Routine Electrocardiogram Can Predict Death From Heart Disease

Routine Electrocardiogram Can Predict Death From Heart Disease

Chronic kidney disease is characterized by a slow, but progressive loss of kidney function lasting months to years. There are no obvious specific symptoms as the diminished renal activity affects all body functions and, although there are many causes of this disease, it is often caused by high blood pressure, diabetes mellitus or a combination of the two. The diagnosis is normally established when changes in laboratory checkup tests are found or when complications occur. Regardless of how advanced or serious the compromise of kidney function is, the leading cause of death of patients with this disease is cardiovascular complications, including heart attacks.

Electrocardiograms (ECG) record the electrical activity of the heart and are used to diagnose several heart conditions including heart attacks. Although ECG is not warranted for healthy individuals, a team of researchers from the Perelman School of Medicine at the University of Pennsylvania investigated the potential use of this exam as a screening to predict death as a consequence of cardiovascular complications.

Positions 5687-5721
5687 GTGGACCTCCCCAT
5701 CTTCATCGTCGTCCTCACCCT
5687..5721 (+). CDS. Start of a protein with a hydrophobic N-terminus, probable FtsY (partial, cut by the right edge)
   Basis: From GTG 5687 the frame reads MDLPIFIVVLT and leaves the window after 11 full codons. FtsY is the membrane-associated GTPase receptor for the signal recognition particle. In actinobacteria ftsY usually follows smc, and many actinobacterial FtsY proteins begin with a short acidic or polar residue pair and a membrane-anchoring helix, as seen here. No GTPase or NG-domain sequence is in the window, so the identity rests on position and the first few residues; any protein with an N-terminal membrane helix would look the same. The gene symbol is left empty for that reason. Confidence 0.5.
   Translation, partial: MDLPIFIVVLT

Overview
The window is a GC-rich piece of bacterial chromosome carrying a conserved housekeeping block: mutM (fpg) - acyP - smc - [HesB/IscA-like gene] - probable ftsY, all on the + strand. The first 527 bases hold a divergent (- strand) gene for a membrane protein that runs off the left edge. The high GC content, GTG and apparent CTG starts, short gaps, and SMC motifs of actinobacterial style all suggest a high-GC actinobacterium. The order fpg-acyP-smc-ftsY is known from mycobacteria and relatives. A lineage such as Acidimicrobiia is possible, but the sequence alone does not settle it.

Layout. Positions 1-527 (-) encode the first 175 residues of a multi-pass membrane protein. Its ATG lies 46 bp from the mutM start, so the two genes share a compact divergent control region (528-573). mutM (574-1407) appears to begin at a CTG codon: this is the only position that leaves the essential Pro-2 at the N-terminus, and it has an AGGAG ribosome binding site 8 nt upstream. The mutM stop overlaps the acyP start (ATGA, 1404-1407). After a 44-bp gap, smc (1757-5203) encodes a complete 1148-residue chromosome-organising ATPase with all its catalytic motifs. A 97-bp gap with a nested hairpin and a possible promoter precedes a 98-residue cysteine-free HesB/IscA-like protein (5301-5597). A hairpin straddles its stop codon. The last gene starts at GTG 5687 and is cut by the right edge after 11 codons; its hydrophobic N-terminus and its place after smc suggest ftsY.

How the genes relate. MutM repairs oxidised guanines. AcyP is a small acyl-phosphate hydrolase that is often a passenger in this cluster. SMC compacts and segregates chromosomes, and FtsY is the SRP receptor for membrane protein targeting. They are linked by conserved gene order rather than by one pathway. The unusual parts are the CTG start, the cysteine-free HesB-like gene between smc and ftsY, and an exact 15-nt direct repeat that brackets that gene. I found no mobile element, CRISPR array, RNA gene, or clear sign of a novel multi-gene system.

The study was recently published in the Journal of the American Society of Nephrology. Lead author Dr. Rajat Deo and colleagues followed 3,587 patients over a mean of 7,5 years to find if changes in some common ECG measures could be used to predict individuals with high risk of death by cardiovascular disease.

Their results show that these measures were significantly altered in patients who died from cardiovascular disease compared to other chronic kidney disease patients. As such, these measures can be used to improve the ability of doctors to predict which patients with chronic kidney disease are at higher risk of cardiovascular death and should be closely monitored.

Furthermore, in the future there might be novel therapies that could be used in these high risk subjects to decrease the emergence of cardiovascular complications and lower mortality.

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Diogo Bruno is a OB/GYN resident at Centro Hospitalar Lisboa Ocidental and Hospital Prof. Dr. Fernando Fonseca. He has recently obtained a Harvard Medical School certificate in clinical research, and is also a lecturer and medical writer. He has also worked on various research internships, is a certified trainer and has presented works in gynecology and obstetrics at several key health meetings.

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